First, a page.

Yes, Acceptance does offer non-owner car insurance. You can get an online quote from Acceptance, call them at (800) 321-0899, or you can talk about your options with an Acceptance agent in your area.
Non-owner car insurance provides the minimum coverage required by the state of residence for people who regularly drive but don't own a car. This type of insurance is best suited for drivers using rental cars, car sharing services or who drive borrowed vehicles. You can purchase non-owner car insurance as long as you have a valid drivers license and don't have access to a vehicle in your household.
Yes, you can get car insurance without a car. You can buy non-owner car insurance which will provide your state minimum car insurance coverage as long as you have a valid driver's license, do not have a vehicle registered in your name, and do not have access to a household vehicle.… read full answer
How to Get Car Insurance Without a Car
Present a valid driver’s license
Make sure you don’t own a vehicle in your name
Ensure that no one in your household owns a vehicle that you might have access to (sometimes required)
Non-owner car insurance is liability-only coverage, which only covers injuries or property damage that you cause to other drivers. It does not provide coverage for you, your passengers, or the car you are driving.
When to Consider Getting Car Insurance Without a Car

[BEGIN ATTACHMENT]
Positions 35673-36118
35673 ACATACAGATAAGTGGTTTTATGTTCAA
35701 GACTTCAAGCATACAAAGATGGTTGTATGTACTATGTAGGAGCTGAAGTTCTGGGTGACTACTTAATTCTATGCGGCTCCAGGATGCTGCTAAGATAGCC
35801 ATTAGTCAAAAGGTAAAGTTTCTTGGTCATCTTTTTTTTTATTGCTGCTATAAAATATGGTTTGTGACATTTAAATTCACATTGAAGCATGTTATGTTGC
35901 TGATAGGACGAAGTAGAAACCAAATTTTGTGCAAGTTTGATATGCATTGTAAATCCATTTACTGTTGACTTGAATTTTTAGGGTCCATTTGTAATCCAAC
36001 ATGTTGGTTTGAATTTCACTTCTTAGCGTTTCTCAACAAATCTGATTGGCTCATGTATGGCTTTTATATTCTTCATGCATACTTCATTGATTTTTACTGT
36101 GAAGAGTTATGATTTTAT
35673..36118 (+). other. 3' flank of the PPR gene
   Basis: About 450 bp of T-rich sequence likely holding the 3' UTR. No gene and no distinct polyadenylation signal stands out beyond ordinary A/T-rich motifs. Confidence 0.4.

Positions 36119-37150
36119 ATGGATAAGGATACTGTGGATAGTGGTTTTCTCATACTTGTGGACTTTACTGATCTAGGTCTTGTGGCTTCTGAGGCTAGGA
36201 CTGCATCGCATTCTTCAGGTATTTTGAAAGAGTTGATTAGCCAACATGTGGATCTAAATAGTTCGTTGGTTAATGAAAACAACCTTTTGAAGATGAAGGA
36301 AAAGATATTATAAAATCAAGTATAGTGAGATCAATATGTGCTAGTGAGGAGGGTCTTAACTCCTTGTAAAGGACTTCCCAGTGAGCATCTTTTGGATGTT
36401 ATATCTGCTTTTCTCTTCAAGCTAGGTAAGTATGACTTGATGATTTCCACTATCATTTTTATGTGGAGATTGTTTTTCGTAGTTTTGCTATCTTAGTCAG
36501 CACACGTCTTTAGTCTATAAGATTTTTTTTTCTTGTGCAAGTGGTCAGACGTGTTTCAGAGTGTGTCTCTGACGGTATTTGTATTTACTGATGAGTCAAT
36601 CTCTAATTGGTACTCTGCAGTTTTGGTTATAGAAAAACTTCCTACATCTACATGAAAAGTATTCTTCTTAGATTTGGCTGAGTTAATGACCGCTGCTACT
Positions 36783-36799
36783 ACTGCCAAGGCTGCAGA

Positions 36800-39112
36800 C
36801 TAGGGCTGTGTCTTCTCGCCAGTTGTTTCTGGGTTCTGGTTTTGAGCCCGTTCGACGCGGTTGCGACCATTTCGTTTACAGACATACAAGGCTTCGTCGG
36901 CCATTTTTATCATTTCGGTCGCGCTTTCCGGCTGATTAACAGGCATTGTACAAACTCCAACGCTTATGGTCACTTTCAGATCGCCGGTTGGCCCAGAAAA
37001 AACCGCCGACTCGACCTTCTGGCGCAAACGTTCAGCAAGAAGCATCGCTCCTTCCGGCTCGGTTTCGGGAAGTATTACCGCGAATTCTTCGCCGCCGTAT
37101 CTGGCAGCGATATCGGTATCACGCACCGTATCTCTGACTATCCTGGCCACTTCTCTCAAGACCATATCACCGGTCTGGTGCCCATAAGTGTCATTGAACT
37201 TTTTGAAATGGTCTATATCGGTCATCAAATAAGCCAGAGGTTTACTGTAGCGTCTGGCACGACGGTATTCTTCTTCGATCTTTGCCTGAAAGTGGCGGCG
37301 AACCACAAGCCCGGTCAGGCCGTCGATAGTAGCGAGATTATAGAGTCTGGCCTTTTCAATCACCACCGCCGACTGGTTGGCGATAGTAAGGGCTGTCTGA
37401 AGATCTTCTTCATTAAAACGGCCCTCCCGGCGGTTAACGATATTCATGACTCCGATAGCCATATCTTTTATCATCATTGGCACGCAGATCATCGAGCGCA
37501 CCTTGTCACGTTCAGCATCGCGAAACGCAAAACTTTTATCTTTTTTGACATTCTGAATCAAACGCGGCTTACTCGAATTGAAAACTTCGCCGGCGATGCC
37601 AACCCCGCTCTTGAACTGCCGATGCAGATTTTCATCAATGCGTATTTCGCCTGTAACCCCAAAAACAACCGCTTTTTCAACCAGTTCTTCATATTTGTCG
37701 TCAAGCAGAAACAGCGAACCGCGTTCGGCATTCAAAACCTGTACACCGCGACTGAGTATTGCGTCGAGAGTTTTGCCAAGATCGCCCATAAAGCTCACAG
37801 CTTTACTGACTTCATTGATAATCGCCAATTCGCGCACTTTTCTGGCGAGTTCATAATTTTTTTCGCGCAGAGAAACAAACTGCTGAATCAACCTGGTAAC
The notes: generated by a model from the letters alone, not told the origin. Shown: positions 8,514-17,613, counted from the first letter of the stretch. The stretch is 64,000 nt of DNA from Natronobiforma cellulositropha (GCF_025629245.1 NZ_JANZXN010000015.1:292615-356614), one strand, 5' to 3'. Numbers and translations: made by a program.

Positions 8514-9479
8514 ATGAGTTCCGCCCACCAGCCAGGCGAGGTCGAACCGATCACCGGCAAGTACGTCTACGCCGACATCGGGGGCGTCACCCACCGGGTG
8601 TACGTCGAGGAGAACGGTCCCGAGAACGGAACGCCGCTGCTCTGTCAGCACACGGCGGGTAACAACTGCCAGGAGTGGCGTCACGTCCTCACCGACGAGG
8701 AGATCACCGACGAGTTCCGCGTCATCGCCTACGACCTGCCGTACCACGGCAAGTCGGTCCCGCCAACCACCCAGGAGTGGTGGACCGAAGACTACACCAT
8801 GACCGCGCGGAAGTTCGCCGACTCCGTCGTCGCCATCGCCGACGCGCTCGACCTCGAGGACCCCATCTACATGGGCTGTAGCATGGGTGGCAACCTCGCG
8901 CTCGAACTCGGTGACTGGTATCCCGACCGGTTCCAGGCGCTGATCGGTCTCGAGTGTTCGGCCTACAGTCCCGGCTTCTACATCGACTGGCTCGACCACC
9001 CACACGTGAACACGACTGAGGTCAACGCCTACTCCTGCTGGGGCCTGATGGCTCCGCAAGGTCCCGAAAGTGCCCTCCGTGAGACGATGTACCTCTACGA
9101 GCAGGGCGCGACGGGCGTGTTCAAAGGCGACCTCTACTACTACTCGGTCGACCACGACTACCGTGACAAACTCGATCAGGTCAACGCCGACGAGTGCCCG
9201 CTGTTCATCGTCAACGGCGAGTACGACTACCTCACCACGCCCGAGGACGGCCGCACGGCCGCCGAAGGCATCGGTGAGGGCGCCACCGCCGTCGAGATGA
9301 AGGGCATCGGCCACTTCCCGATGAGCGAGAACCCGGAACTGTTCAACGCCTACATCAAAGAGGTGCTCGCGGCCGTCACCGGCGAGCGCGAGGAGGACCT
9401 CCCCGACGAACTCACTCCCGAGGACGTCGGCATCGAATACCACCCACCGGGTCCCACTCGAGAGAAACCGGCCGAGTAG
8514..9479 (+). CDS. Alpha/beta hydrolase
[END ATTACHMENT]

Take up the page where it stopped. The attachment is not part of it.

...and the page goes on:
Your friends’ insurance policies might allow them to list other drivers for permissive use, which would cover accidents that occur while you’re borrowing their car. But any damages that go beyond the limits of their policy would be your financial responsibility. By obtaining non-owner insurance, you provide yourself with additional protection in such cases.
Non-owner car insurance policies vary in cost, but they’re typically cheaper than car insurance coverage for a vehicle you own. Your age, driving history, where you live, and how often you drive all factor into the rates you may be offered.
If you are interested in obtaining non-owner car insurance coverage, we recommend seeking quotes from several insurance companies before making a final decision.
No, you do not need car insurance to borrow a car if the owner is insured, they have given you permission to drive the vehicle, and their policy allows it. Car insurance follows the car, not the driver, so expenses from an accident will generally be covered by the vehicle owner’s insurance policy. This is often referred to as permissive use.… read full answer
If you plan to drive borrowed cars frequently, you should consider purchasing a non-owner car insurance policy. Non-owner coverage gives you additional protection beyond what’s offered by the owner’s policy.
For example, if you’re in an accident while driving someone else’s car, the owner’s car insurance policy limits may not be high enough to cover all medical bills and repair expenses. A non-owner policy acts as secondary coverage, though, so it will kick in once you’ve hit the owner’s coverage limits.
Non-owner policies are much cheaper than normal car insurance, and only cost between $200 and $500 per year. Most major insurers sell non-owner coverage but don’t offer online quotes, so you will need to call in order to get an exact cost estimate.